New Delhi, March 25 (IANS) The question that appeared before most of Corporate India on monday is: how has Jet Airways managed to remain afloat until turbulence hit it hard forcing its once formidable owner Naresh Goyal to be a minority shareholder in his erstwhile company?
In 26 years of existence, it survived a number of rough patches but manged to come out of the troubled water, but thus far only.
Jet Airways is troubled by debt, unpaid salaries and a grounded fleet whose rentals have not been paid. As the government steps in to keep it going through bankers cum-owners, the question is: how did it manage for most of these years?
After the monopoly to the State-owned carriers to operate as scheduled airlines ended, Jet Airways started full-fledged operations. Through the Open Skies policy of 1992, which called for liberalisation of commercial aviation, Jet until 2015-16 paid among the highest salaries, spending Rs 67.04 lakh annually, on each of its pilots.
The promised free-market environment for the airline industry saw other private players such as ModiLuft, Air Sahara and East-West Airlines. While ModiLuft and East-West ceased operations in 1996, Jet acquired Air Sahara in 2007 as Sahara went bust.
Jet grew in the 1990s and early 2000s. In 2004, change in government policy for private carriers came when the Union Cabinet approved a proposal to allow “eligible” Indian scheduled carriers to operate on international routes.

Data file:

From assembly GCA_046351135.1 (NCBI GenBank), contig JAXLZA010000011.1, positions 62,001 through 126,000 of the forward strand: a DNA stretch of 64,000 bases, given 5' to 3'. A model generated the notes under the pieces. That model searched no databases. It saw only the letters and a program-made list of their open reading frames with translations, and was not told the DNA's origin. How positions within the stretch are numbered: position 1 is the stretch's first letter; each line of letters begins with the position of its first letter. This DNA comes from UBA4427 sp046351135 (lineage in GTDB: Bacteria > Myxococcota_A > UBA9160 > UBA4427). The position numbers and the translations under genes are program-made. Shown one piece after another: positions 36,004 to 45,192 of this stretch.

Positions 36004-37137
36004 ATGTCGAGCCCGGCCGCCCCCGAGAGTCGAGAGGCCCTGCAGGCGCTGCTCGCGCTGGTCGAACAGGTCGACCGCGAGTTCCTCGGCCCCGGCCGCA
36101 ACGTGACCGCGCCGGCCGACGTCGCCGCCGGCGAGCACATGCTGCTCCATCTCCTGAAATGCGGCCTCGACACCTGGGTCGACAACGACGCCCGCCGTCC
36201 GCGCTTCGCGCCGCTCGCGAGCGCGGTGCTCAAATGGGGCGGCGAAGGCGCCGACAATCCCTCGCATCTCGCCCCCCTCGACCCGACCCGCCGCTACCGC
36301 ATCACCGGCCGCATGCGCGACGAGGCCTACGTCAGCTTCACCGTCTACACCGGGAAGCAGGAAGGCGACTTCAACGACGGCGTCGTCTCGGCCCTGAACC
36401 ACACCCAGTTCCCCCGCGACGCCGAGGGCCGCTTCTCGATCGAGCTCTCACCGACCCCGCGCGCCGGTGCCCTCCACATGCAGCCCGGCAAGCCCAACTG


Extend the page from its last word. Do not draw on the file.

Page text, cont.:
“Only Indian scheduled carriers with a minimum of five years continuous operations and having minimum of 20 aircraft in their fleet will be allowed to operate on international routes,” read the official statement issued on December 29, 2004. Jet fitted the brief and benefited immensely from the policy till 2016 when it was scrapped.
In 2003-04, Jet Airways enjoyed a domestic passenger market share of 44 per cent, but gradually, the airline started ceding the ground it had once won from Air India. By 2005-06, Jet’s market share fell to 36 per cent and the following year, while still being the leader, Jet’s standalone market share fell to 27.7 per cent.
As per the Directorate General of Civil Aviation (DGCA) data for February 2019, at a market share of 10 per cent, Jet Airways had dropped to the fourth place, behind IndiGo (43.4%), SpiceJet (13.7%) and Air India (domestic, 12.8%).
Before that over the years, Goyal also bonded well across the international aviation community, managing to leverage some of these during times of trouble. One such relationship was with the Abu Dhabi-based carrier Etihad Airways, which, aided by relaxed FDI rules, picked up stakes in Jet.
Goyal owned a majority 51 per cent stake in the airline, with Etihad holding another 24 per cent, both of which now stand at half respectively.
But it all went with bad management and tight competition.